The trial court granted the motion of Ernest Garrison on those counts which charged him with the possession of the glassine bags and paraphernalia (thrown out of the window at 1553 Leslie Street). The motion of Nelly O. Reed on the counts charging possession of the heroin recovered from Ernest Garrison (at 1525 Leslie Street) was granted.
The trial judge found as follows:
". . . [I]t is my finding of fact in this case that these two people were living together in the house, all of the personal papers indicate that Shirley Garrison made herself responsible, however for the payment of the rent; notices for the turn off of the gas and electricity were sent to her, and, while it is true that the narcotics were in the manual possession of Mr. Garrison, nevertheless, I find through all the circumstances in this case particularly in view of the fact that $168.00 in paper money and $85.18 in coins was part of the contraband, I think it is reasonable, for a reasonable man to draw a reasonable inference that this money was part and parcel of the operation. I find that Mrs. Shirley Garrison was indeed not only in constructive possession but she was in joint possession of this contraband together with Mr. Ernest T. Garrison."
In reviewing the sufficiency of the evidence to sustain a conviction in a criminal case we do not inquire into and measure the weight of the evidence to ascertain whether the State has proved its case beyond a reasonable doubt, State v. Devers, 260 Md. 360, 272 A.2d 794 (1971), but merely decide whether there was evidence, or probable inferences to be drawn from the evidence, upon which the trial court could find the defendant guilty beyond a reasonable doubt. Wilson v. State, 261 Md. 551, 276 A.2d 214 (1971); Drouin v. State, 222 Md. 271, 160 A.2d 85 (1960).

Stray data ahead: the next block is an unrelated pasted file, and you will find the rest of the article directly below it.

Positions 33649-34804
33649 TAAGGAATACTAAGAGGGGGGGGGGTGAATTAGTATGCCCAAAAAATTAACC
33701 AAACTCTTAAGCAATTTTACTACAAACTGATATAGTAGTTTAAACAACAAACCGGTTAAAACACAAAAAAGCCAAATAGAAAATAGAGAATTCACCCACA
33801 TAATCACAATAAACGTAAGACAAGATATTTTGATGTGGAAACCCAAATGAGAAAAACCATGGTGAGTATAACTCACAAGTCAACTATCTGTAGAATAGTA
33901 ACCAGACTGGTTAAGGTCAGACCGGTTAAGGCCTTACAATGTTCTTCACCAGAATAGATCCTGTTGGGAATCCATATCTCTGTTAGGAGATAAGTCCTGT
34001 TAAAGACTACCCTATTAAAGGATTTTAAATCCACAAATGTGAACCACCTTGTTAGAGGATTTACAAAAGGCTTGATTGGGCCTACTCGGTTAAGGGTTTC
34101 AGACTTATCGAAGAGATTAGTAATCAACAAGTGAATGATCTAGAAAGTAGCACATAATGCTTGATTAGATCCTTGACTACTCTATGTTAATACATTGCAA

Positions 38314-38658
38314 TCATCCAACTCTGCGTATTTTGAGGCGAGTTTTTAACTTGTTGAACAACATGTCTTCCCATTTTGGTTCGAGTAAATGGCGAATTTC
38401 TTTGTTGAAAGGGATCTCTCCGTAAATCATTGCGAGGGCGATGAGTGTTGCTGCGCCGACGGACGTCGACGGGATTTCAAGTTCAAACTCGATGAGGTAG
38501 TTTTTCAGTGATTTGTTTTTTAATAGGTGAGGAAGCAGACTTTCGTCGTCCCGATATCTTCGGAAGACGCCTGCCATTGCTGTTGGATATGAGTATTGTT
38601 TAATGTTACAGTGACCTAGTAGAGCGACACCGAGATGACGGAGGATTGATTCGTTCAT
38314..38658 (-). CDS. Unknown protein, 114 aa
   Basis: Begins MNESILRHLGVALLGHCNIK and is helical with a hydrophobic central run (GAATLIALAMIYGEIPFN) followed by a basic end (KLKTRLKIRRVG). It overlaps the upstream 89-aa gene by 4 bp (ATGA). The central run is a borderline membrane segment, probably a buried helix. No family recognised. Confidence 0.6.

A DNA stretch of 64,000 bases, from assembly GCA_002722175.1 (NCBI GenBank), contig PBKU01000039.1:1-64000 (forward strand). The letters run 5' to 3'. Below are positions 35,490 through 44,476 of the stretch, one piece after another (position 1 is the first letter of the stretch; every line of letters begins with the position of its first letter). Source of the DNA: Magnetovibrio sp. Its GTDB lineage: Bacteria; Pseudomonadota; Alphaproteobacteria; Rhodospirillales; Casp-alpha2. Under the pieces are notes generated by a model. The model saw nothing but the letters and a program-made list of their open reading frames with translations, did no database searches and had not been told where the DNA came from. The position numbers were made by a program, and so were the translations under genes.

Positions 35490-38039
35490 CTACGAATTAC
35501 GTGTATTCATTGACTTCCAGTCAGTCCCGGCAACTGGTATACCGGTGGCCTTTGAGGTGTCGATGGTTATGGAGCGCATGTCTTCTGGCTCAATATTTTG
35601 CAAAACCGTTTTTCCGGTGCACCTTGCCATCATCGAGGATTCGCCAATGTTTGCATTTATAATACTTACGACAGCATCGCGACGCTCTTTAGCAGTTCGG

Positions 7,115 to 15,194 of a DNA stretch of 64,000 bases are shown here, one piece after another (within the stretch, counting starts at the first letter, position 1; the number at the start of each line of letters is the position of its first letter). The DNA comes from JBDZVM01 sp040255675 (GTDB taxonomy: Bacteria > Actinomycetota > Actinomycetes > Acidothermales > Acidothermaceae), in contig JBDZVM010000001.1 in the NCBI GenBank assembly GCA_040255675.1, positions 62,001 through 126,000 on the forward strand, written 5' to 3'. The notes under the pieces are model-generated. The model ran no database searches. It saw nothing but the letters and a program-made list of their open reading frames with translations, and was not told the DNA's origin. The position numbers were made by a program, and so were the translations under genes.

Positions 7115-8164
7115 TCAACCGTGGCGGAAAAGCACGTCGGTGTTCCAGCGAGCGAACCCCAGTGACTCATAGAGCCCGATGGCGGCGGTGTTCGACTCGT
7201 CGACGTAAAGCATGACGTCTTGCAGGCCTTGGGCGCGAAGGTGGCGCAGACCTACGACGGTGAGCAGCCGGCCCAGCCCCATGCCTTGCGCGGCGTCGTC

"Possession" is defined by Code (1957, 1971 Repl. Vol.), Art. 27, § 277(s), to mean "the exercise of actual or constructive dominion or control over a thing by one or more persons." The statute recognizes, as we held in Rucker v. State, 196 Md. 334, 340, 76 A.2d 572, 574 (1950), that such possession may be joint.
Watson and Harris v. State, supra, on which the Court of Special Appeals relied in upholding the appellant's conviction, is factually distinguishable. Harris had been observed by a police detective throwing a brown paper bag which contained marijuana from a window; her conduct as the sole occupant of the apartment from which the marijuana was thrown — and who was the one who threw it — constituted "possession within contemplation of the law." As to the codefendant Watson, Judge Moylan, who delivered the majority opinion for the court, stated (pp. 196-197):
Judge Davidson dissented, based upon the holdings in Davis and Green v. State, 9 Md. App. 48, 52-53, 262 A.2d 578, 581, 582-83 (1970); Barksdale v. State, 15 Md. App. 469, 475, 291 A.2d 495, 498 (1972); and Puckett v. State, 13 Md. App. 584, 587-88, 284 A.2d 252, 253-54 (1971) — since "he had neither exclusive possession of, exclusive control over, or exclusive access to the apartment [the] evidence is insufficient, in and of itself, to permit an inference that appellant Watson knew of the presence of the narcotics and had control of them." Id. 18 Md. App. 218.
"The appellant Watson was not present at the apartment at the time it was searched. His efforts to disassociate himself from its contents are, nevertheless, unavailing. There was evidence that he maintained two apartments — the one in question and another in the District of Columbia. There was evidence that he had been living at the Livingston Terrace apartment with the appellant Harris for between six months and one year. Watson admitted that he kept clothing and shoes at the apartment. This was substantiated by Harris. Watson admitted paying part of the rent. He admitted to Detective Raubaugh that he `stayed' at the apartment. Photographs of both appellants were found in the apartment. Robert Wallace, Jr., testified, moreover, that he and the appellant Watson had been associated in the business of selling narcotics just prior to the crimes in question. There was further testimony that the appellant Watson had offered to give Wallace narcotics if Wallace would refrain from testifying against him at the trial now under review. Under all the circumstances, we think the evidence permitted a finding that the appellant Watson had a possessory interest in the apartment and that he was in joint exclusive control of the contraband marihuana. See Folk v. State, 11 Md. App. 508, 275 A.2d 184." (Emphasis supplied.)